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The Death Of Something
Summer has come to a standstill once again
The month of August has always felt to me like the death of something. In the air, even on hot days, is the suggestion of fall, of September, of summer’s end. Plans and promises made, kept, broken. Loves gained, lost, tangled. This air is what Faulkner called augusttremulous. It seems full of memory, of secrets. Of hope and sadness.
Even now, a few years into my thirties, that first crisp bite of air, taking me by surprise as it always does, transports me back to my nerve-wracked teenage years. The air that brought soccer tryouts and back-to-school shopping and the charge of terror and excitement promised by a new school year. Maybe I never lost it because I work in education, and all my adult years have still revolved around the school calendar; maybe I never lost it because it’s something inherent to the season.
I suspect it’s the latter more than anything. I am far from the first person to make these observations about the odd ways the clock runs as the dog days pass by. Tove Jansson writes, in her excellent The Summer Book:
One evening in August you have an errand outdoors, and all of a sudden its pitch-black. A great warm, dark silence surrounds the house. It is still summer, but the summer is no longer alive. It has come to a standstill; nothing withers, and fall is not ready to begin. There are no stars yet, just darkness.
…Not right away, but little by little and incidentally, things begin to shift position in order to follow the progress of the seasons. Day by day, everything moves closer to the house.
All at once, a standstill and a slow creep of time and action. Things “move closer to the house,” literally and metaphorically, as we tighten our worlds against the coming (though still far-off) frost.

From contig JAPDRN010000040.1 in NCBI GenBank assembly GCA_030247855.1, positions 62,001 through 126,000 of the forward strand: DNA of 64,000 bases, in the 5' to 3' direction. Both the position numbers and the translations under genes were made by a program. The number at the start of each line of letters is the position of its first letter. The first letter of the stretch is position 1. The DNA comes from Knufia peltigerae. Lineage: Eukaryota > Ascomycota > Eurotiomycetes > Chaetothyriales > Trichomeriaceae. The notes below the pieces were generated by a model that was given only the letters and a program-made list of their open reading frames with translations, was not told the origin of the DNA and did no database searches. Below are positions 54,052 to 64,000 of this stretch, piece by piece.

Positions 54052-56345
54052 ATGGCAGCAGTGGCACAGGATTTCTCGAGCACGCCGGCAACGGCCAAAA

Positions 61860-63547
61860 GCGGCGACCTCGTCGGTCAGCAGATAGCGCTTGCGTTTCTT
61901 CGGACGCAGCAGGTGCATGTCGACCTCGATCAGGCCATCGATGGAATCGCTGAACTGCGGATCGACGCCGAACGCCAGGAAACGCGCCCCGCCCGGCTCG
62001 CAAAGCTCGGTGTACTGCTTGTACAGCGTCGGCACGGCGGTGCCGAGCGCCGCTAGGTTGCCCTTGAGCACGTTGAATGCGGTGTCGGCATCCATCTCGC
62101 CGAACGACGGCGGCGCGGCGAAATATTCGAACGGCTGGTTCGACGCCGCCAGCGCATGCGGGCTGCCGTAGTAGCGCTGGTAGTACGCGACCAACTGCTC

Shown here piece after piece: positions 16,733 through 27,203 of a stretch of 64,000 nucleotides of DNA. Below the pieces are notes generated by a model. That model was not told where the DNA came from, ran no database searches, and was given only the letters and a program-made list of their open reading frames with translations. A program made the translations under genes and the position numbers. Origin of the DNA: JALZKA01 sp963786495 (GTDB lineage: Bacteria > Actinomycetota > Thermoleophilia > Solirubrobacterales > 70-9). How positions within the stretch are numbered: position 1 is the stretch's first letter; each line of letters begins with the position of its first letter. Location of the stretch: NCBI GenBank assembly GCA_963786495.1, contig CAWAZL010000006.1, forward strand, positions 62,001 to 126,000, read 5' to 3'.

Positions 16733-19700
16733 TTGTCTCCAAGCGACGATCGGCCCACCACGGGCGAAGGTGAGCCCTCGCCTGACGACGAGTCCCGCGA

My friend Tim’s mom Maureen, who also works in education, describes this same tension in a recent Medium post that knocks it out of the park:
We see it, we know it, we feel it in the air, but we are still sleeping without an alarm, sipping coffee on the back deck, having long lunches, and doing mundane things that are hard to wrangle during the school year (oil changes, furnace cleaning, dental appointments, doing something with all the tomatoes that just keep coming in…). We are summering. But we are also simmering, with the anticipation the leaves are about to turn (not just a metaphor) and we are about to be in it.
…In the midst of August, weathering changes and on the cusp of so much new and exciting about to break, this is the season of suspended time.
The season of suspended time. Trying to stay afloat in the impossible contradiction of packing as much in as possible and relaxing as much as possible as you feel the season sliding out of your grasp.
All of this is especially acute for me this year, though the days have stayed warm and I have yet to taste that hint of autumn. For the first time in eleven years I will be starting a school year on the other side of the classroom: as a graduate student at Detroit’s Wayne State University. I’ll be teaching there, too—I’ve got freshman rhetoric and composition first semester—but the thought of sliding once more into a desk other than the big one facing all the others is a hard one for me to wrap my head around after this long as an educator. It’s brought back the sort of first day jitters that I thought were long behind me: will I be in class with a bunch of twenty-two year-olds fresh out of undergrad and comfortably in the habit of reading and writing academically? Am I the weird old guy in the room? Or will the room be full of the literati, the professional student types who will be running circles around me as I try to contribute to discussions on the postmodern novel? Or will none of that be true at all, and everything fine?
For now, all I can do is wait and wonder. And perhaps follow the advice Maureen gives for how to live through these strange, still August days:
Drink the coffee on the patio, have ice cream right out of the carton with a spoon, text friends late into the night, get up for sunrise, pet the dog, cheer for the home team, add a new playlist, make a fresh berry pie, tell your people you love them, savor and savor and savor. In the roots of language, “august” equates to ‘hallowed’ and ‘awe-inspiring’ and ‘grand’, so relish that, too. The leaves are about to change.
Thanks, as always, for reading. I’ll talk to you next week.
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